Furthermore, the judge wrote that investigators “exploited” Dassey by questioning him without an adult present.
In summarizing his position, Duffin said Dassey was led to believe that if he told investigators the version of the story that they wanted to hear, he would not face any negative consequences.
Duffin added that he didn’t take the decision to overturn the conviction lightly, but said it was obtained using “deceptive interrogation tactics that overbore Dassey’s free will.”
“The court finds that the confession Dassey gave to the police on March 1, 2006 was so clearly involuntary in a constitutional sense that the court of appeals’ decision to the contrary was an unreasonable application of clearly established federal law,” he wrote.
Last week, the Wisconsin Attorney General filed a notice that it would appeal Duffin’s decision. In their response to state, Dassey’s attorneys note that this notice is “trigger[s] a stay of the judgment till the conclusion of the appeal” and keeps their client locked up.
Following the filing of their motion for his release, Dassey’s attorneys put out the following statement on the website for Northwestern University’s Center on Wrongful Convictions of Youth:
“On September 14, 2016, we filed a motion asking the Court to release Brendan on bond during the State of Wisconsin's appeal. We will not be publicly commenting on this motion at this time. As in the past, we ask Brendan's supporters to refrain from contacting the judge or prosecutors about this motion. As always, Brendan, his family, and his attorneys remain grateful for your support.”
Dassey's attorneys included a copy of his high school equivalency diploma that he obtained in prison along with his motion for release.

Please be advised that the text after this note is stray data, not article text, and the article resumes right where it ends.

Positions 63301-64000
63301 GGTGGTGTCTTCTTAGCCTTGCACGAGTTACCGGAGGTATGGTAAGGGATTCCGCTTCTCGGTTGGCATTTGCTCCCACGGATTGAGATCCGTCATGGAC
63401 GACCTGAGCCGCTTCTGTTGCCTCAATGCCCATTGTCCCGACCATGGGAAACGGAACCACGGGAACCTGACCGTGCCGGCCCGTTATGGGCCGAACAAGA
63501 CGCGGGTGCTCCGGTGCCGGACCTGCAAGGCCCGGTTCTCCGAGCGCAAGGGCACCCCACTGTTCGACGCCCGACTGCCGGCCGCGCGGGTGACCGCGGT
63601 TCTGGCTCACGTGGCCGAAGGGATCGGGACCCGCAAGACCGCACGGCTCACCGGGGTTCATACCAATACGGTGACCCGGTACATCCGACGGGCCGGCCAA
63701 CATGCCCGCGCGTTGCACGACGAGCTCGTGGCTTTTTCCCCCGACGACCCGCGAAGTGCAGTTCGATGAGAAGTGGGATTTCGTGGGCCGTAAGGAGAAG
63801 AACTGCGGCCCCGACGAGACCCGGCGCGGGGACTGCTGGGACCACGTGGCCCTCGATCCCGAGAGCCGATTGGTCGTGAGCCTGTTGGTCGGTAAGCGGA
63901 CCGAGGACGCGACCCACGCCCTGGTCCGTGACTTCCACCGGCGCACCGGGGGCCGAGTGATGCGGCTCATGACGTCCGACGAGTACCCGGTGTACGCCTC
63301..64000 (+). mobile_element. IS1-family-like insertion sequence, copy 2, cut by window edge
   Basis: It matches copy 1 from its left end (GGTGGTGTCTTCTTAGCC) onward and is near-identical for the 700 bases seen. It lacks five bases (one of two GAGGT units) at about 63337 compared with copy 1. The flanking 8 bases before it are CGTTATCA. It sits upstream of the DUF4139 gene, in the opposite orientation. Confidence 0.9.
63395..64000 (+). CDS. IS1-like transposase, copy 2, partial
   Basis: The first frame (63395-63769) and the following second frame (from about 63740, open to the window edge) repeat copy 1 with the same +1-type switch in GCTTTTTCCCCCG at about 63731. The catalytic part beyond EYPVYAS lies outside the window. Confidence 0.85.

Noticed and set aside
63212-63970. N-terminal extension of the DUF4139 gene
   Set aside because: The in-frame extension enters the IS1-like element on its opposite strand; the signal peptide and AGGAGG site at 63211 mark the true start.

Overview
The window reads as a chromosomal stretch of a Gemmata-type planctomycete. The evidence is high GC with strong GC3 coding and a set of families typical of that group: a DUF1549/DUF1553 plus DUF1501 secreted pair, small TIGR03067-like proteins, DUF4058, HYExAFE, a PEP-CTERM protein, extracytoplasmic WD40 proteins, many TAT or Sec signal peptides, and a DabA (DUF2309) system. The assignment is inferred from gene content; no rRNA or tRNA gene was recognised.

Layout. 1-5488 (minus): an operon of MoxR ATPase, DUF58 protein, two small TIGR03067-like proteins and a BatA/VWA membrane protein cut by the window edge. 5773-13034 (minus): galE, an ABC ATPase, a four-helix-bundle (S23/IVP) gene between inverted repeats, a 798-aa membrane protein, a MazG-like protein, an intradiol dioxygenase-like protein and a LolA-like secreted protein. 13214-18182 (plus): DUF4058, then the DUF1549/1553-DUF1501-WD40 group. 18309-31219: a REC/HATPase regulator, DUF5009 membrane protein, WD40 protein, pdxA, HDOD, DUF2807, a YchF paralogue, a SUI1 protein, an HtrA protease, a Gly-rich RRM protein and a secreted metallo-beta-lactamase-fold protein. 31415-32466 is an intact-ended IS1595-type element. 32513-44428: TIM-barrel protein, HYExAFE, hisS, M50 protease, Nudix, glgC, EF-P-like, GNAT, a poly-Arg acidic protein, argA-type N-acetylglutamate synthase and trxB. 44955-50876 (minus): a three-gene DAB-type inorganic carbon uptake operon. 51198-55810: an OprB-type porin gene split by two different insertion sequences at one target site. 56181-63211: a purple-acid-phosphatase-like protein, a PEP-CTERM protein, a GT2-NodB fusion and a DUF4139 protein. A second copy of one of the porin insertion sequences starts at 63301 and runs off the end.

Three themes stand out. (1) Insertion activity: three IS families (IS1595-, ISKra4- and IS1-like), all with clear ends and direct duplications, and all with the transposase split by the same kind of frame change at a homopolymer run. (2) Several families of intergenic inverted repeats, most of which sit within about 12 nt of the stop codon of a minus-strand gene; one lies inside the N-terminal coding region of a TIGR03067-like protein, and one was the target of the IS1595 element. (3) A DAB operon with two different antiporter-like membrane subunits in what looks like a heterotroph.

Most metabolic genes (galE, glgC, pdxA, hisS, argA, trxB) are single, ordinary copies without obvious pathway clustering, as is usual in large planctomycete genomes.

Dassey’s attorneys argue in their motion that given what is now known about his confession, the state has not demonstrated “a strong likelihood of success” if they should choose to retry him and “faces an uphill battle during its appeal.”
In addition, Dassey’s attorneys say that during his nearly ten years in jail he has been proven to be an exemplary prisoner. “[H]e has acquired disciplinary infractions on only two occasions: the first for obtaining five packets of ramen noodle soup from his 'next door neighbor' because, in Dassey’s word, 'I was hungry,'" they wrote. “And the second for possessing 'contraband' items including a checkerboard that had been repaired with Scotch tape and for using a prison form to keep score.”
They add that Dassey has never attempted to escape, assaulted anyone, or possessed any weapons in the prison. Moreover, they say his prison file “reflects a gentle man.”
“[Dassey] spends his days reading, engaging in correspondence with family and friends, listening to the radio, watching television, and — recently — attempting to learn how to crochet a blanket,” his attorneys wrote.
Dassey’s attorneys contend that he is not a flight risk given that he possesses neither a driver’s license nor a passport, he comes from very little means, and his entire family on both sides resides in the Two Rivers-Manitowoc area.
“Indeed, as a subject of the high profile Netflix documentary, Making a Murderer, [Dassey] is highly recognizable and would be unable to successfully go into hiding,” his attorneys wrote.
Michael Hayes is a senior reporter for BuzzFeed News and is based in New York.
Contact Mike Hayes at email@example.com.